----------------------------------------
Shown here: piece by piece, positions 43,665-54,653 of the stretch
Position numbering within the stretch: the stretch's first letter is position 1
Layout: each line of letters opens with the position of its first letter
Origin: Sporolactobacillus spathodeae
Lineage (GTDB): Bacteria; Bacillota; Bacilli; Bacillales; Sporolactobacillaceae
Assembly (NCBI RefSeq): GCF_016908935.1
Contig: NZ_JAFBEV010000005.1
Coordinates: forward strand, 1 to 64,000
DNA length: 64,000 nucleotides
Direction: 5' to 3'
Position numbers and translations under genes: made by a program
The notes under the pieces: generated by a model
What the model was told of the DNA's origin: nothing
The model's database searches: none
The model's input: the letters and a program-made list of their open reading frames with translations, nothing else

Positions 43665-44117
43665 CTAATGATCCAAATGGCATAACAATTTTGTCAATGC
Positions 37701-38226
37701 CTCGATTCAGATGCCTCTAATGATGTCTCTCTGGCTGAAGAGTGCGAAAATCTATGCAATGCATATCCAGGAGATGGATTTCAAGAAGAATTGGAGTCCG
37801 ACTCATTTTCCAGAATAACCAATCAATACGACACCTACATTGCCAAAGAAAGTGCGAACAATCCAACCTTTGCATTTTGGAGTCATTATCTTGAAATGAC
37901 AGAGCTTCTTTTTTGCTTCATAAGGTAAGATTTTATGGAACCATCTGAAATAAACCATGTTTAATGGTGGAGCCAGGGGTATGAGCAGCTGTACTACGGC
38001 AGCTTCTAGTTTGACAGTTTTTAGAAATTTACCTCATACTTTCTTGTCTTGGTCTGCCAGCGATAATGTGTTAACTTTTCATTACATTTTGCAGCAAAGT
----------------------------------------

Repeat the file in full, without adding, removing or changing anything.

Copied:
Shown here: piece by piece, positions 43,665-54,653 of the stretch
Position numbering within the stretch: the stretch's first letter is position 1
Layout: each line of letters opens with the position of its first letter
Origin: Sporolactobacillus spathodeae
Lineage (GTDB): Bacteria; Bacillota; Bacilli; Bacillales; Sporolactobacillaceae
Assembly (NCBI RefSeq): GCF_016908935.1
Contig: NZ_JAFBEV010000005.1
Coordinates: forward strand, 1 to 64,000
DNA length: 64,000 nucleotides
Direction: 5' to 3'
Position numbers and translations under genes: made by a program
The notes under the pieces: generated by a model
What the model was told of the DNA's origin: nothing
The model's database searches: none
The model's input: the letters and a program-made list of their open reading frames with translations, nothing else

Positions 43665-44117
43665 CTAATGATCCAAATGGCATAACAATTTTGTCAATGC
Positions 37701-38226
37701 CTCGATTCAGATGCCTCTAATGATGTCTCTCTGGCTGAAGAGTGCGAAAATCTATGCAATGCATATCCAGGAGATGGATTTCAAGAAGAATTGGAGTCCG
37801 ACTCATTTTCCAGAATAACCAATCAATACGACACCTACATTGCCAAAGAAAGTGCGAACAATCCAACCTTTGCATTTTGGAGTCATTATCTTGAAATGAC
37901 AGAGCTTCTTTTTTGCTTCATAAGGTAAGATTTTATGGAACCATCTGAAATAAACCATGTTTAATGGTGGAGCCAGGGGTATGAGCAGCTGTACTACGGC
38001 AGCTTCTAGTTTGACAGTTTTTAGAAATTTACCTCATACTTTCTTGTCTTGGTCTGCCAGCGATAATGTGTTAACTTTTCATTACATTTTGCAGCAAAGT